It's very easy to say a vague dream out loud. To say " I want to be....."
I want to be an established writer by the time I am 40 years old.
"Ok, so what does that mean, LeNora? "
I am currently staying in a stunningly beautiful village surrounded by mountains and lakes and historic buildings. I'm spending my days driving and taking photos. I'm writing, I'm eating locally sourced food, I'm basking in my ultimate alone time.
All with the feeling of slight discontentment.
I don't have anything to preoccupy me. No illness, no demanding offspring with busy schedules or needs. No spouse to nag, no work schedule.
Just my ambition, to be a famous writer of some sort. As I said to a friend recently- I'm not living the dream, I'm working on a dream so that I can live the dream.
What exactly is the dream, for me? Last night, I sat in my adorable Victorian style decorated suite with its chandelier lighting and mountain views. I contemplated my situation. I road trip and write in pretty surroundings. It's awesome for me but not the dream.
I have enough money to pay my bills while I am developing my writing voice. I've had many months to travel and figure out how I'd like to spend the next few years. Hopefully, I get to hibernate in my lovely townhouse in the city during the winter this year. Damn Canadian winters.
I've had the experience of being a "starving artist" in my 20's and never want to do that again. I don't believe I need to suffer for my art. I am artistic but can function very well in the real world.
And so I cannot go around saying " I want to be an...."
I prefer to go around showing. Actions speak louder than words.
To maintain my independence. I chose the childfree lifestyle, I don't play Russian Roulette with birth control or sexual partners. I control what I can control. I handle my money carefully, enjoying it but keeping an eye on the decades of spending to come.
To explore all of my opportunities to create written work that matters to some people. This includes all of the reading and researching and late nights of writing and networking and submitting and self-publishing and marketing and writing for free and writing for pay and the thousands of little things I'm learning to do.
To enjoy my day to day life. Whether I'm writing, working a 10-3 job, hanging with my friends or family, shopping or at a movie, road tripping, sleeping in or composing music. I'm not interested in running a chaotic household, therefore I don't. Some days, Netflix and my couch are all I want.
10 years from now, I look back at my writing and go 'OK, cool. I did that. Now I'm doing this.... (insert future activity)
Look, a squirrel.
There is also the anti dream. It is equally important to state what I don't want.
Debt. Had it, don't miss it. If it comes down to a designer purse or paying my rent.. I pay my rent. Travelling is fun and important but having money for the future is also important.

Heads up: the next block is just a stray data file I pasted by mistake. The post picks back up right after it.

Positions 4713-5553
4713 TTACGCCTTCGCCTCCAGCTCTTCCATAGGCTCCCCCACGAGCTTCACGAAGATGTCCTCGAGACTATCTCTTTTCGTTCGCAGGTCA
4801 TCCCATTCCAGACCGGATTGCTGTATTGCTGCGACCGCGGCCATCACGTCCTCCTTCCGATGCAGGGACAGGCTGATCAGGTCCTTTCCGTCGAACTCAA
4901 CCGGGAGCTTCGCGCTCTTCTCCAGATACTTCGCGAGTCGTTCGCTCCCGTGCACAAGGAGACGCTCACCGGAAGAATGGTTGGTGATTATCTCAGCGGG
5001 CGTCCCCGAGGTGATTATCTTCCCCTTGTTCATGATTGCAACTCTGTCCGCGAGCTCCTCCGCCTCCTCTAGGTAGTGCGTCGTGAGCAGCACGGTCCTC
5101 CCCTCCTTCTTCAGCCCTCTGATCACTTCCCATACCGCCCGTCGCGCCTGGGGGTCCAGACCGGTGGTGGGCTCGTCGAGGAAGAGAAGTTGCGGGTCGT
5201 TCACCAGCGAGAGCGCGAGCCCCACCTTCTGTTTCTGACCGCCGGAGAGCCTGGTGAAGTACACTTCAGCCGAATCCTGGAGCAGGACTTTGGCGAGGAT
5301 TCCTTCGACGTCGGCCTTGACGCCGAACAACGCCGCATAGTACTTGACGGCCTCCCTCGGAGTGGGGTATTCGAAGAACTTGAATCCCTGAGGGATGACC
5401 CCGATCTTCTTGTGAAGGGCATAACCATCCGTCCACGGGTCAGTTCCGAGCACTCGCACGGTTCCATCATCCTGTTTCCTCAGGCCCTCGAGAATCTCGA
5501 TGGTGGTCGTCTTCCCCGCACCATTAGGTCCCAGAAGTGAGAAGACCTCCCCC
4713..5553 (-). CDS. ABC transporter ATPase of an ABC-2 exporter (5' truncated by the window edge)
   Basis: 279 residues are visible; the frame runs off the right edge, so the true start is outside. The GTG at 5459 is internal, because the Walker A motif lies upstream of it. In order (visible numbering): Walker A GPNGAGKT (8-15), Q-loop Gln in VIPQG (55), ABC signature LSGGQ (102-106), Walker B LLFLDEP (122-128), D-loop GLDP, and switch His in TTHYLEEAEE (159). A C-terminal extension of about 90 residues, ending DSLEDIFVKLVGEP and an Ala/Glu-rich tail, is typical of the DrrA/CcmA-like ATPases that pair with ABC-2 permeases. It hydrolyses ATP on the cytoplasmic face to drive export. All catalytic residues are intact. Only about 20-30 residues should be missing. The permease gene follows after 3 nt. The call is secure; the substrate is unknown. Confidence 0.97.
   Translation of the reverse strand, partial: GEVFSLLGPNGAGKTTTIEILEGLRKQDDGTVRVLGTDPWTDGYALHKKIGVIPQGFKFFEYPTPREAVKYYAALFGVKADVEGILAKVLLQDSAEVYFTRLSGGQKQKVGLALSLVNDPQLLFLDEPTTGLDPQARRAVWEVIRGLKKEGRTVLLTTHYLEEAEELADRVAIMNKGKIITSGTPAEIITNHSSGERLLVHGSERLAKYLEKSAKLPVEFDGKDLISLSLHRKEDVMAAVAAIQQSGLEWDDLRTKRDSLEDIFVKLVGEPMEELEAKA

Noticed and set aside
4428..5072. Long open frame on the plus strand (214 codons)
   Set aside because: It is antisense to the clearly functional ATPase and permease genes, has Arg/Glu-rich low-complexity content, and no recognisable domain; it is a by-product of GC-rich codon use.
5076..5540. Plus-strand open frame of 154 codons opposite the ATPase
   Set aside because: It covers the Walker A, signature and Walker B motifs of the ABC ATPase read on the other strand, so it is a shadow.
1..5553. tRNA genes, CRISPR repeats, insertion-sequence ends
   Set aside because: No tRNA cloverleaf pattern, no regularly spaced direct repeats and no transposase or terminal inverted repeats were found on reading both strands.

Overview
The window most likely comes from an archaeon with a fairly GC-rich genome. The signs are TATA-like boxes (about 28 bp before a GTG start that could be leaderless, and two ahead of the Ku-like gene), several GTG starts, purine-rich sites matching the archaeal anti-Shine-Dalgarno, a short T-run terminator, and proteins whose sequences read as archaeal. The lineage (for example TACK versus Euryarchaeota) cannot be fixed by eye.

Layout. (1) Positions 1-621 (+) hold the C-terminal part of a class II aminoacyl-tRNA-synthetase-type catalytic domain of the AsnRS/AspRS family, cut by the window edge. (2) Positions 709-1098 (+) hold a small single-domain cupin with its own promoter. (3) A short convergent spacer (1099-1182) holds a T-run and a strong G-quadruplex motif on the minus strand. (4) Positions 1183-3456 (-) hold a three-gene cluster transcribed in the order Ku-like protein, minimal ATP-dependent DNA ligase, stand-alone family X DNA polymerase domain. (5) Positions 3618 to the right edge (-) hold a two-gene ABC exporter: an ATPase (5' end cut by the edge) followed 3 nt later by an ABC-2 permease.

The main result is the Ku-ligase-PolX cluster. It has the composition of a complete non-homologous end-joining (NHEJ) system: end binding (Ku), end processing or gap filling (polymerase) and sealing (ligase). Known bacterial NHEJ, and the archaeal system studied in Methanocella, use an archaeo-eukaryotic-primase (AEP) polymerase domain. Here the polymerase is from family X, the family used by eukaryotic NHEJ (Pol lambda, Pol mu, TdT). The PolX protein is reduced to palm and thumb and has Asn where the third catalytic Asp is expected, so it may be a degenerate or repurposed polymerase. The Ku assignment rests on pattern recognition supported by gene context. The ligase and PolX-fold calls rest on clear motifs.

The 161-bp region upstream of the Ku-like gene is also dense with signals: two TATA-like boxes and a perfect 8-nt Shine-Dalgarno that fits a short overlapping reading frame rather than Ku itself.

Doing something that society says will enhance my life beyond all measure and discovering that it's a lie and not for me and suddenly I am morally and legally responsible for the next 18 years. Again, I don't play Russian Roulette. And if something should happen, Canada is a great country for being pro-choice.
To not use my voice for what matters to me. To give up when it's hard or when I don't feel like continuing. Just when I think it doesn't matter, something happens to show me otherwise.
To have so many commitments and responsibilities and ailments plaguing me that I have plenty of excuses for why I cannot fulfill my true dreams.
I know enough people who say they want to do things but have plenty of valid excuses why they don't. I know enough people who say they have exactly what they want-but had no clue the amount of responsibility and are now trying to keep their heads above water, so to speak.
I accomplished my dream of being a music teacher. And then I wanted to move on. Fortunately, I wasn't responsible for my students for 18 years.
Independence. Is a wonderful thing. As is clarity. When I know what I want and why I want it, I make more appropriate choices. When I feel overwhelmed with marketing my writing or even working on an article, I reread my desired end result. Then an idea comes, and it leads to a more clear path.
So if you want something, quit being vague about it. Figure out what it is that you want and why you want it, then go do the work to get it.
And once you get it, enjoy it or not. Sometimes it's not as good as you thought it would be, sometimes it's better.
As long as it's truly what you want.
Have a lovely day,
Almost an Author
Former Fantastic Violinist